Usually 一番／最も良い and 一番／最も悪い would be good semantic counterparts of best and worst in English, respectively. The words you mentioned all have extra connotations when they seem to translate "best" or "worst".
This word literally means (as a superlative) just "lowest", as in 最低気温 "lowest temperature" or 最低賃金 "lowest (=minimal) wage". It however has another mostly colloquial meaning that is "base, low" as in "low deed". In this meaning it's no longer a superlative, which is proven by the fact you can add another 一番 before it.
the lowest man (= the biggest jerk = the worst man) I've ever seen
The slang usage is often shown in katakana (サイテー).
The literal meaning is "highest" or "supreme", as in 最高裁判所 "Supreme Court". This word also has a colloquial meaning that translates into "great feeling, fantastic, on the top of the world" etc., that could be reworded as "best", could be written サイコー, and accepts an extra 一番 as well.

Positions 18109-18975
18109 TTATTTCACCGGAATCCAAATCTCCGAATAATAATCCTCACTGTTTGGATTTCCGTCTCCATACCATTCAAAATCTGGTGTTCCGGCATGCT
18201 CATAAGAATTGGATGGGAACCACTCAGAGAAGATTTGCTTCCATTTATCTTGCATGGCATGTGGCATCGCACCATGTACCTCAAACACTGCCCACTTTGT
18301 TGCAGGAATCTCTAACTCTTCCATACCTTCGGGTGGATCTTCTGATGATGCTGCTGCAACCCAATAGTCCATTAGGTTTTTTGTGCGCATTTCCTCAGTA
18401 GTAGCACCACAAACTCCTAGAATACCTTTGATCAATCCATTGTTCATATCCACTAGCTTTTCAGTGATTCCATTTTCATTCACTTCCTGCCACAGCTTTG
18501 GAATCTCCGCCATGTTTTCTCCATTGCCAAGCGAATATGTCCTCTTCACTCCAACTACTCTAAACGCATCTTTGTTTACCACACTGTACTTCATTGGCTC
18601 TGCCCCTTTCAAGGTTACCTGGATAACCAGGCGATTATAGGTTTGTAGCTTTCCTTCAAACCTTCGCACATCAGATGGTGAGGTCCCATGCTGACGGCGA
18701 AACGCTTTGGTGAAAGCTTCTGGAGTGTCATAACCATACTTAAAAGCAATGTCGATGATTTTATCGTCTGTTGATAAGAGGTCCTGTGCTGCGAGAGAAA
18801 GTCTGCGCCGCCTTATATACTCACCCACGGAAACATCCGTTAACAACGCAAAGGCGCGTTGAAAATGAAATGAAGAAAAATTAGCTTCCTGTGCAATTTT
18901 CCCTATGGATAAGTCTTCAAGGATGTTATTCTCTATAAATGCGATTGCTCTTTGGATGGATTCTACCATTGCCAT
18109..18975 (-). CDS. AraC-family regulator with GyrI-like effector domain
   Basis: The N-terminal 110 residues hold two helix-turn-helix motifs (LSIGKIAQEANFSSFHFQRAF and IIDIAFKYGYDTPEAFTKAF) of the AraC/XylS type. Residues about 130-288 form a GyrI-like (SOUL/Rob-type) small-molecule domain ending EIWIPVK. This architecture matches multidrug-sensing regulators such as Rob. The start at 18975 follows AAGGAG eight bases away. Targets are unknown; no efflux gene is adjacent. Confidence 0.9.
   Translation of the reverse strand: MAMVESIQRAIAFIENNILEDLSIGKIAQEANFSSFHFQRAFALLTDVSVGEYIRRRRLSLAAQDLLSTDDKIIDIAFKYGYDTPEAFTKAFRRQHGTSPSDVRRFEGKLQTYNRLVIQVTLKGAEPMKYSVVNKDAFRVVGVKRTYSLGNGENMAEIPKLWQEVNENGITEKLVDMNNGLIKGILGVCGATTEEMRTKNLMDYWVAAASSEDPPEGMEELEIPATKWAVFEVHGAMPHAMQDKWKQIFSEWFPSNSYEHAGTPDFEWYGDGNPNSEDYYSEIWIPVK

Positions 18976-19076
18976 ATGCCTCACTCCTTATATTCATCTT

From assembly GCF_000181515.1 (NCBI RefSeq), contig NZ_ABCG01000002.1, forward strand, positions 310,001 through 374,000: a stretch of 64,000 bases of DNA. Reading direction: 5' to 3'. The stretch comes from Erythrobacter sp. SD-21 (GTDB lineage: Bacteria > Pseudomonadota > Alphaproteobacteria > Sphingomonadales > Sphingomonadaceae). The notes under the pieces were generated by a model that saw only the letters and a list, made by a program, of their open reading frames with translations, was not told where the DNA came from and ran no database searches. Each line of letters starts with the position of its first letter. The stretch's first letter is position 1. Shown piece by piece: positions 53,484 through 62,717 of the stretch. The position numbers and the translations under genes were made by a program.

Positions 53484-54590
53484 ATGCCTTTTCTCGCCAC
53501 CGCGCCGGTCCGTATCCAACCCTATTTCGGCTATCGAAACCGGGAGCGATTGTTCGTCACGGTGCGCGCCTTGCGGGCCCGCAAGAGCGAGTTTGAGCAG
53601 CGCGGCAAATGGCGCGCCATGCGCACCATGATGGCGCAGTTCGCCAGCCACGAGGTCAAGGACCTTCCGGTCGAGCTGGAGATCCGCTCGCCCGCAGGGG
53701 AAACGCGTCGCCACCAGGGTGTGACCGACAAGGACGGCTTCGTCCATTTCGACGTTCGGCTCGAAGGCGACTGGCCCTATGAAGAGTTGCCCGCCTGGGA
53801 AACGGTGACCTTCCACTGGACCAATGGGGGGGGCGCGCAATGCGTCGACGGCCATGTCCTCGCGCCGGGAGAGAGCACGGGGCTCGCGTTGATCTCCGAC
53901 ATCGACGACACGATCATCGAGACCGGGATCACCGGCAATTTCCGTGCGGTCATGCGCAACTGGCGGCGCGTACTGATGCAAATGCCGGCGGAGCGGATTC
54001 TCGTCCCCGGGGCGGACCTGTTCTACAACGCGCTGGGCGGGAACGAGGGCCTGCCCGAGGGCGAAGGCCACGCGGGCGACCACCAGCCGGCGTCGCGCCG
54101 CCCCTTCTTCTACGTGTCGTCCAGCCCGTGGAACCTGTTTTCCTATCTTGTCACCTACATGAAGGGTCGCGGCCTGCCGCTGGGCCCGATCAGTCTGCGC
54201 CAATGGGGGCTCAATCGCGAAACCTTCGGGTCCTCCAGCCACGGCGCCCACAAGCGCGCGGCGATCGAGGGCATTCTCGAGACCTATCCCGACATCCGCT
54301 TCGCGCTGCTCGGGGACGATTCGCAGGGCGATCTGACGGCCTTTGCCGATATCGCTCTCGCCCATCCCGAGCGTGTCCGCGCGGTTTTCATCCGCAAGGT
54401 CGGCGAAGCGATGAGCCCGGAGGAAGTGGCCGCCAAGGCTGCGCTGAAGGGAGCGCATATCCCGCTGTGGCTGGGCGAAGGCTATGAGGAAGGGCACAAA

Their food is awesome (= superb = the best)!
Its exact nuance in ordinary meaning is something like "most unwanted", as in 最悪の事態 "worst case". Again, the second meaning: "(felt) awful, annoying, terrible", also written サイアク, and yes, you can say 一番最悪 too. So in this sense, 最悪 and 最高 make antonyms.
At worst, we will have to escape the Earth.
The most terrible (= the worst) mistake since the beginning of this year
It is simply the antonym of 最悪's non-slang meaning, that is "most satisfactory, optimal". This one has no other meaning, but is a relatively bookish word. You'll often find another word 最善, which means "the best possible", more useful than this.